The King Alfred Daffodil, as befits its name, is a member of the first division of the narcissus genus, the Trumpet Daffodils. Trumpet Daffodils are those where the trumpet (also called the corona or flower cup) is as long or longer than the perianth (petals). King Alfred Daffodils are among the largest of the trumpet daffodils, standing up to 22 inches high with blooms up to four inches wide.
The King Alfred Daffodil was named after one of England's greatest medieval kings and just as their namesake was called the greatest of kings, King Alfred Daffodils often are referred to as the greatest daffodil of all time. First hybridized in England in the late 1890's, the King Alfred Daffodil has since been developed and "improved" so that the true cultivar has all but vanished.
Prized for their deep golden blooms and twisted petals that end in a point, King Alfred Daffodils remain the world's favorite daffodil cultivar. However, if you are lucky enough to have some, treat them with care. Sadly, nurseries no longer sell the true King Alfred Daffodil commercially. Those who long for the deep rich golden color of King Alfred Daffodils may want to try the Dutch Master or a newer hybrid called Marieke (pronounced MAREEKA) which is the successor to the King Alfred Daffodil's throne. Although neither The Dutch Master nor Marieke has legitimate claims to the crown, both will tower regally in your spring garden.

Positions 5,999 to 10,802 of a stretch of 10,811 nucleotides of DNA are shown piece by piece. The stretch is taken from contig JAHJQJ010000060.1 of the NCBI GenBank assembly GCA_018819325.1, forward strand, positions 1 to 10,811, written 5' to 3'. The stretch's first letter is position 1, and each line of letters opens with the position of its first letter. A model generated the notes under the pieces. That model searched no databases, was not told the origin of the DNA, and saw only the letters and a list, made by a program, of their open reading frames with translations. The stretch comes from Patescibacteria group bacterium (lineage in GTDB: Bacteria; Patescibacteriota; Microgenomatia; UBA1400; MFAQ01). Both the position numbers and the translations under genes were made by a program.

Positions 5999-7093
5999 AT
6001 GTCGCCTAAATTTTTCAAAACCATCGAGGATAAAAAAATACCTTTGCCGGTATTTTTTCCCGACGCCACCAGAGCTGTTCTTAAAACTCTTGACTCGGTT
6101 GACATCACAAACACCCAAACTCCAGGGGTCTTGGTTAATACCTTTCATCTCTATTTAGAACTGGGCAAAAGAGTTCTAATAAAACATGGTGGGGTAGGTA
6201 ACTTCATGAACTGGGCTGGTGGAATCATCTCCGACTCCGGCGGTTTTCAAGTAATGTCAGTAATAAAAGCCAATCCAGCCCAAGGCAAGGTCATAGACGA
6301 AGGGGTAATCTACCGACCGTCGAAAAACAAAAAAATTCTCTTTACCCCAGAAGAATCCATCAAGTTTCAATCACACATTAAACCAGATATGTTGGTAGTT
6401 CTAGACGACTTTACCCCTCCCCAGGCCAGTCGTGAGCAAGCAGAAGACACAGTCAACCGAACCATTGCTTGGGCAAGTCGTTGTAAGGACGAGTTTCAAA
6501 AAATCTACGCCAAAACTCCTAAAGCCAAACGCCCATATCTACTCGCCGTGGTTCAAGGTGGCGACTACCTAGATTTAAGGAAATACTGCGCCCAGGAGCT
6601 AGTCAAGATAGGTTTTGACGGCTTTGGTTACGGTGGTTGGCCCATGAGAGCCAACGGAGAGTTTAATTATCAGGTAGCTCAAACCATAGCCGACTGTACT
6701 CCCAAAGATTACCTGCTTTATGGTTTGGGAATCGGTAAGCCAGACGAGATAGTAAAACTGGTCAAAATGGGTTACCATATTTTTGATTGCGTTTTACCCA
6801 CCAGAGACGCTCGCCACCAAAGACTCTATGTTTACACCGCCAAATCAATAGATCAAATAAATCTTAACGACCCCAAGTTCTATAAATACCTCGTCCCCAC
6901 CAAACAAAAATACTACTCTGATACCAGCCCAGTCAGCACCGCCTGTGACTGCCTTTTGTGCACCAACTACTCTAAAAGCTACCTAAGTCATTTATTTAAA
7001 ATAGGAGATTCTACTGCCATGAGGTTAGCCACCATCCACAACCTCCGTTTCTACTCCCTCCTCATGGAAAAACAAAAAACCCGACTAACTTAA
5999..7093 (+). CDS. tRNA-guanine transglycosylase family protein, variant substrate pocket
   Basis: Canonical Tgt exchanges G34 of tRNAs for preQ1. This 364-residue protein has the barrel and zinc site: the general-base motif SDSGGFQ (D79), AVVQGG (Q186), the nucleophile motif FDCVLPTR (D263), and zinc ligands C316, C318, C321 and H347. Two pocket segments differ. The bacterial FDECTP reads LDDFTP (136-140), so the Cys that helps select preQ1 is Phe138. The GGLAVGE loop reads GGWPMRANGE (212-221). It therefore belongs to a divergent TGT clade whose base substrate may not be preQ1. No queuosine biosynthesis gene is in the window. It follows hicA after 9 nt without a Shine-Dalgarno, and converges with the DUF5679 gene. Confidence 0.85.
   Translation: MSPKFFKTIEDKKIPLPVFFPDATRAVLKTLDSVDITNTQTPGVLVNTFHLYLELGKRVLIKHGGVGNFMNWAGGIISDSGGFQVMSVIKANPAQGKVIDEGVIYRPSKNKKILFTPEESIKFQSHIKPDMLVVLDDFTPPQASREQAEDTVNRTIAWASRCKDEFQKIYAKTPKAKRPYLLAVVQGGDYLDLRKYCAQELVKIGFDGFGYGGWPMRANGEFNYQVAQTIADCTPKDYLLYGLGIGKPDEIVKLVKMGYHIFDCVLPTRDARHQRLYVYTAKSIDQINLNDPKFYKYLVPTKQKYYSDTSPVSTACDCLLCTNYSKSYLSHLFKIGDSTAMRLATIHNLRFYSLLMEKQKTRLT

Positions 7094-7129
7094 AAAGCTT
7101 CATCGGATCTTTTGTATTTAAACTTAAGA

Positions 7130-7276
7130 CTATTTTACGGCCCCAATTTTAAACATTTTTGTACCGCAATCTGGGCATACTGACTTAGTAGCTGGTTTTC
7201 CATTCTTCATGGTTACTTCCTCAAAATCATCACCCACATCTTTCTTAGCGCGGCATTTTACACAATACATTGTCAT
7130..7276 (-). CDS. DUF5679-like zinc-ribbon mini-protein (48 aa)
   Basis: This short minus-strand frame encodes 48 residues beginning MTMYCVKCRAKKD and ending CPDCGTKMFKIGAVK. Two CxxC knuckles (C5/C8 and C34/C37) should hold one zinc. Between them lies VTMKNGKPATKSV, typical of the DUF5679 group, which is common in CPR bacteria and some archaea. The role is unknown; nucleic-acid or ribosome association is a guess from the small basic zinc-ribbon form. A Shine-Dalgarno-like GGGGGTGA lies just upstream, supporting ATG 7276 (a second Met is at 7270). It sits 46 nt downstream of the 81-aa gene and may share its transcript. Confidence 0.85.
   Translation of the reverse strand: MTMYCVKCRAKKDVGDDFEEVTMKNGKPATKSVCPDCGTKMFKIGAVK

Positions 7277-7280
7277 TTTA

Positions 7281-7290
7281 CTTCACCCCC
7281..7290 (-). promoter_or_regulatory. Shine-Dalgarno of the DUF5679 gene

Still, you will find many similar daffodils bearing the name King Alfred Daffodil, for even as the original hybrid dwindled this hardy flower maintained its popularity and is still very much in demand. If you are fortunate enough to find a friend that has the King Alfred Daffodil and is willing to part with some bulbs, you'll find that the King Alfred Daffodil is a rapidly multiplying flower that will give you a lifetime of enjoyment with minimum care and a chance for you to pass on it regal tradition to another friend!
The narcissus family is divided into 12 divisions of 25 species and over 13,000 hybrids. However, it isn't only diverse selection that makes growing daffodils an easy introduction to gardening. Daffodils are prolific multipliers. While many other types of bulbs dwindle in a few short years, with minimal care, a planting of daffodil bulbs lasts a lifetime!